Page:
New York Times reporter visits BYU to talk terrorism

FILE - In this file photo taken on Sunday, Oct. 11, 2015, Syrian soldiers waving Syrian flags celebrate the capture of Achan, Hama province, Syria. The ever-growing, secret defense budgets and poor oversight of militaries in the Middle East make them susceptible to corruption and more vulnerable to extremist violence, a watchdog group warned. (Alexander Kots/Komsomolskaya Pravda via AP, File)
Syrian soldiers wave Syrian flags to celebrate the capture of Achan, Hama province, Syria. Schmitt discussed the terror threats in Syria and the global threat of ISIS. (Associated Press)

New York Times senior reporter, Eric Schmitt, addressed an overflowing crowd at the Kennedy Center on Wednesday, Oct. 28, 2015 to discuss ISIS, Al Qaeda and other terrorist threats.

Eric Schmitt has covered terrorism and national security for over 30 years as a New York Times reporter. He has imbedded with military units on six reporting trips to Iraq and 12 reporting trips to Afghanistan. Schmitt has also shared two Pulitzer Prizes for his reporting.

Schmitt said he categorizes terrorist threats into five categories: conventional, splinter effect, homegrown, cyber-threats and emerging threats.


The terrorism correspondent said that conventional terrorism is made up of Al Qaeda and other terrorist actions surrounding the attacks on Sept. 11. The dramatic reduction in U.S. troops from the Middle East after the Al Qaeda threat dissipated paved the way for today’s emerging terrorist threats.

“In my opinion, we took our eye off the ball,” Schmitt said. “This allowed the threat to regenerate.”

Splinter Effect

The New York Times reporter said the splinter effect was made up of groups that haven’t completely decided their allegiances or their intentions. He said that the best example of this terrorism was Nigeria’s Boko Haram, an Islamic extremist group that kidnapped 300 schoolgirls in April of 2014.

Schmitt said that the U.S. is implementing a “light footprint” strategy to fight these offshoot terrorist organizations.

“With this strategy, small numbers of U.S. military forces will train or advise indigenous military forces,” Schmitt said. “This gives power to these local forces that know the language and the culture of their enemies.”


He also discussed the rapidly growing threat of homegrown terrorism, as seen in the Boston Marathon bombings and the Naval Training Center shootings by an extremist in Chattanooga, Tennessee.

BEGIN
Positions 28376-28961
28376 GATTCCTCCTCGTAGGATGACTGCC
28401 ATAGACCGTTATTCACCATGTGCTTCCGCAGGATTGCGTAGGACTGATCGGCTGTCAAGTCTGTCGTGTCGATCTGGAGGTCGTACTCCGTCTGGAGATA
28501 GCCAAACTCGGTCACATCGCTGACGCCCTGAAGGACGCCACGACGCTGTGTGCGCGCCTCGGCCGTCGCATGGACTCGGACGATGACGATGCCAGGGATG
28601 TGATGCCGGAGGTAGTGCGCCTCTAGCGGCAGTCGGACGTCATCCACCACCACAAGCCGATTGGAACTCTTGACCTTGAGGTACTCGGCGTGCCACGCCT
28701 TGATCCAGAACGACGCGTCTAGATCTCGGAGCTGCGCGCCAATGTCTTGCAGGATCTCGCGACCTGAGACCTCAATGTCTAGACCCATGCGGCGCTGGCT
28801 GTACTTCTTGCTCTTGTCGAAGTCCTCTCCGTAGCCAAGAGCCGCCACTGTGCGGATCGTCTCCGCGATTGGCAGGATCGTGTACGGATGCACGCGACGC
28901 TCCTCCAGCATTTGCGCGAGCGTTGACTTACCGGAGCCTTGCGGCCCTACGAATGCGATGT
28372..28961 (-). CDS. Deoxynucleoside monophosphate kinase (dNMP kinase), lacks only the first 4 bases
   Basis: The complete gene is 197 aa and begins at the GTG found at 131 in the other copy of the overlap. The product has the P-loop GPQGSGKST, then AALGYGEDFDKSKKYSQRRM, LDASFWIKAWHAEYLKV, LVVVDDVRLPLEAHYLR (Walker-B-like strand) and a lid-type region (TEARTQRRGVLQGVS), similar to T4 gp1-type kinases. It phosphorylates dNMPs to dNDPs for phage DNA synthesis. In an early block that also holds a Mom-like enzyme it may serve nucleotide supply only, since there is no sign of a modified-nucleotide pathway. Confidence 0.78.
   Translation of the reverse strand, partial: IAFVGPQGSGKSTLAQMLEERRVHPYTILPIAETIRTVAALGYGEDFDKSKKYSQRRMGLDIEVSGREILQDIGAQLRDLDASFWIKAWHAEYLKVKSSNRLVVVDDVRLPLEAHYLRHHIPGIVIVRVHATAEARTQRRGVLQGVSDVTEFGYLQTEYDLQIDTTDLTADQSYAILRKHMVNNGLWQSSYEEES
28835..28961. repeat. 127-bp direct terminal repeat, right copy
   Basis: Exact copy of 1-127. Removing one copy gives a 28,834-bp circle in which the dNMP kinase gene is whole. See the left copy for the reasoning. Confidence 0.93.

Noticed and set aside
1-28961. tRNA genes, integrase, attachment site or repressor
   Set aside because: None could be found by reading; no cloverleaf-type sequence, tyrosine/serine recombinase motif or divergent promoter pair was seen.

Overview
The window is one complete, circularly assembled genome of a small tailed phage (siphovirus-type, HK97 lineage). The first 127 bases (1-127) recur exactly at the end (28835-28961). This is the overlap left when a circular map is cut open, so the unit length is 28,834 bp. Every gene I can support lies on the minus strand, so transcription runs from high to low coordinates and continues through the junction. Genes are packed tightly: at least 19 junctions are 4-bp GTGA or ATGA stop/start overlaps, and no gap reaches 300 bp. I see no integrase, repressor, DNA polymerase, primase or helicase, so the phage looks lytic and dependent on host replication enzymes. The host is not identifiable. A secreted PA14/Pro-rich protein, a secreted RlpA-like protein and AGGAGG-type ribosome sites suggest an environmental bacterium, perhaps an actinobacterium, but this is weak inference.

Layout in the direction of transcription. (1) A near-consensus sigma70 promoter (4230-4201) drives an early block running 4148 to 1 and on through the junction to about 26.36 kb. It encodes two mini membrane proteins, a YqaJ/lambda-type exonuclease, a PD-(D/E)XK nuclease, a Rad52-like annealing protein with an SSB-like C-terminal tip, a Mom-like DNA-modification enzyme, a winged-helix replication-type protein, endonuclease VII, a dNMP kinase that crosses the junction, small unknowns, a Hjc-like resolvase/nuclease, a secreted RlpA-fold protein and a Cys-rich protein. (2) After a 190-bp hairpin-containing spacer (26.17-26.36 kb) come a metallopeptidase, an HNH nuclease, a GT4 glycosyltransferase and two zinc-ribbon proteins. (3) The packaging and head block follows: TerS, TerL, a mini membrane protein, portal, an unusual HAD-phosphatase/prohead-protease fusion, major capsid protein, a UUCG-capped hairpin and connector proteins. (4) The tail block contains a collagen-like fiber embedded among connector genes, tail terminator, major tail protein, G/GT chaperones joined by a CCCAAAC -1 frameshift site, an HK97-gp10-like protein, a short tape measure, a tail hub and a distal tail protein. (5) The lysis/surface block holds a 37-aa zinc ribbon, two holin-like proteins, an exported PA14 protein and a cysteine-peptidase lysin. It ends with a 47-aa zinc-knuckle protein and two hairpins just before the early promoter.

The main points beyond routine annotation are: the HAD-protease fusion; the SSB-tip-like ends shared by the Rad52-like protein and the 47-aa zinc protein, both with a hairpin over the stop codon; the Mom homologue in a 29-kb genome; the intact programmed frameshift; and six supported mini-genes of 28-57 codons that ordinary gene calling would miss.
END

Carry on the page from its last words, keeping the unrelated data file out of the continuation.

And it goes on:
“These extremist individuals are lone wolves, and they are not on anyone’s radar,” Schmitt said. “This is a troubling trend because there is very little sign of warning before the tragic actions.”

Fighting homegrown terrorism requires action from all areas of government. “There needs to be a holistic governmental approach to find and to stop what is creating the next generation of terrorists,” he said.


According to Schmitt, this type of threat is often associated with Edward Snowden and foreign hackers.


Schmitt focused the majority of his remarks on emerging terrorist threats, mainly the evolution of the Islamic extremist group ISIS, or the Islamic State of Iraq and Syria.

“ISIS is a sophisticated hybrid terrorist army,” Schmitt said. “They’ve taken elements of what used to be the Al-Qaeda affiliate in Iraq and morphed with leftover members of Saddam Hussein’s regime to become a potent force capable of controlling territory.”

The national security correspondent said that these emerging threats are different from conventional terrorist threats partially due to the rise of social media.

“Terrorist threats today are much more decentralized,” Schmitt said. “Islamic extremism is now propagated over Twitter, Facebook, and other social media. ISIS targets young males and young Muslim families who may feel isolated from their surrounding culture.”

One way to combat this ISIS strategy is to also rely on the internet’s influence. “There are efforts to trying to find credible Muslim voices to counteract this extremist narrative on social media,” Schmitt said.

Schmitt spoke in an interview after his Kennedy Center lecture about how he came to work for the New York Times and also discussed his global experiences covering terrorism and national security.

He lived in Madrid during his junior year of college as part of a study abroad program and was a student reporter covering what was supposed to be a routine vote in the Senate when shots rang out in the government building.

“I witnessed an attempted coup by the Spanish military to overthrow the relatively new Spanish democracy,” Schmitt said. “All of a sudden I was working on one of the biggest breaking news stories in the world.”

He later worked at a newspaper in Washington state and was recommended as a top reporter to the New York Times. “I started working at the Times from the bottom up as a desk clerk,” Schmitt said. “This is how I really learned the inner workings of the newspaper.”

After several years at the Times, he took a break for a Stanford Journalism fellowship. “That time allowed me to become a student again, and to recharge,” he said.

Schmitt’s most memorable assignment was when he and a colleague unearthed the illegal operations of a secret U.S. military unit in Iraq in 2006.

“The military was keeping these prisoners in horrific conditions that were not consistent with military standards,” Schmitt said. “That assignment had an impact because it cast light on the issue and brought punishment to those who deserved it.”

Schmitt said the most important thing he has learned from covering controversial issues in some of the most dangerous places on the globe is that there is always an underlying story waiting to be told.

“There is very rarely one point of view,” Schmitt said. “Show people that you’re putting in the hard work, and they’ll open up and share their perspective.”


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